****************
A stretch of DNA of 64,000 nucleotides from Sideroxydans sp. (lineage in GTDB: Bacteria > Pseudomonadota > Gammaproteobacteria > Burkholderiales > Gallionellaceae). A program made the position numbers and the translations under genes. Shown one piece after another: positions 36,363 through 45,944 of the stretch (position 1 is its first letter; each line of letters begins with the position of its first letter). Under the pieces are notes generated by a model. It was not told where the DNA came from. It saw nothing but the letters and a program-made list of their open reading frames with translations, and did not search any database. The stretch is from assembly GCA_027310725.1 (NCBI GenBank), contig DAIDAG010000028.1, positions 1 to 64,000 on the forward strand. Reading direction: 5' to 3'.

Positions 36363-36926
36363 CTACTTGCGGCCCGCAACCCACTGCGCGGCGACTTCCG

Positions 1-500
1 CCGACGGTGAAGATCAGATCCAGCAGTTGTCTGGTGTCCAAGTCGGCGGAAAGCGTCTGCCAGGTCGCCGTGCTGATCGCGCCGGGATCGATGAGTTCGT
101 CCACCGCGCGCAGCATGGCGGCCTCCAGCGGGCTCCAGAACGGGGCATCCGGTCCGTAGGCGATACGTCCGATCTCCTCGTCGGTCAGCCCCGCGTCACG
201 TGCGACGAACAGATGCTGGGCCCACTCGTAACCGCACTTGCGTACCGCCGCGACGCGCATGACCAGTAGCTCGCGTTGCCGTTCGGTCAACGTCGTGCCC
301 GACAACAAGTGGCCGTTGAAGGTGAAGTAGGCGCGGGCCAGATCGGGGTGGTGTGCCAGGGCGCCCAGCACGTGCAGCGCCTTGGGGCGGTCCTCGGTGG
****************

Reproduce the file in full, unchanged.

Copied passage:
A stretch of DNA of 64,000 nucleotides from Sideroxydans sp. (lineage in GTDB: Bacteria > Pseudomonadota > Gammaproteobacteria > Burkholderiales > Gallionellaceae). A program made the position numbers and the translations under genes. Shown one piece after another: positions 36,363 through 45,944 of the stretch (position 1 is its first letter; each line of letters begins with the position of its first letter). Under the pieces are notes generated by a model. It was not told where the DNA came from. It saw nothing but the letters and a program-made list of their open reading frames with translations, and did not search any database. The stretch is from assembly GCA_027310725.1 (NCBI GenBank), contig DAIDAG010000028.1, positions 1 to 64,000 on the forward strand. Reading direction: 5' to 3'.

Positions 36363-36926
36363 CTACTTGCGGCCCGCAACCCACTGCGCGGCGACTTCCG

Positions 1-500
1 CCGACGGTGAAGATCAGATCCAGCAGTTGTCTGGTGTCCAAGTCGGCGGAAAGCGTCTGCCAGGTCGCCGTGCTGATCGCGCCGGGATCGATGAGTTCGT
101 CCACCGCGCGCAGCATGGCGGCCTCCAGCGGGCTCCAGAACGGGGCATCCGGTCCGTAGGCGATACGTCCGATCTCCTCGTCGGTCAGCCCCGCGTCACG
201 TGCGACGAACAGATGCTGGGCCCACTCGTAACCGCACTTGCGTACCGCCGCGACGCGCATGACCAGTAGCTCGCGTTGCCGTTCGGTCAACGTCGTGCCC
301 GACAACAAGTGGCCGTTGAAGGTGAAGTAGGCGCGGGCCAGATCGGGGTGGTGTGCCAGGGCGCCCAGCACGTGCAGCGCCTTGGGGCGGTCCTCGGTGG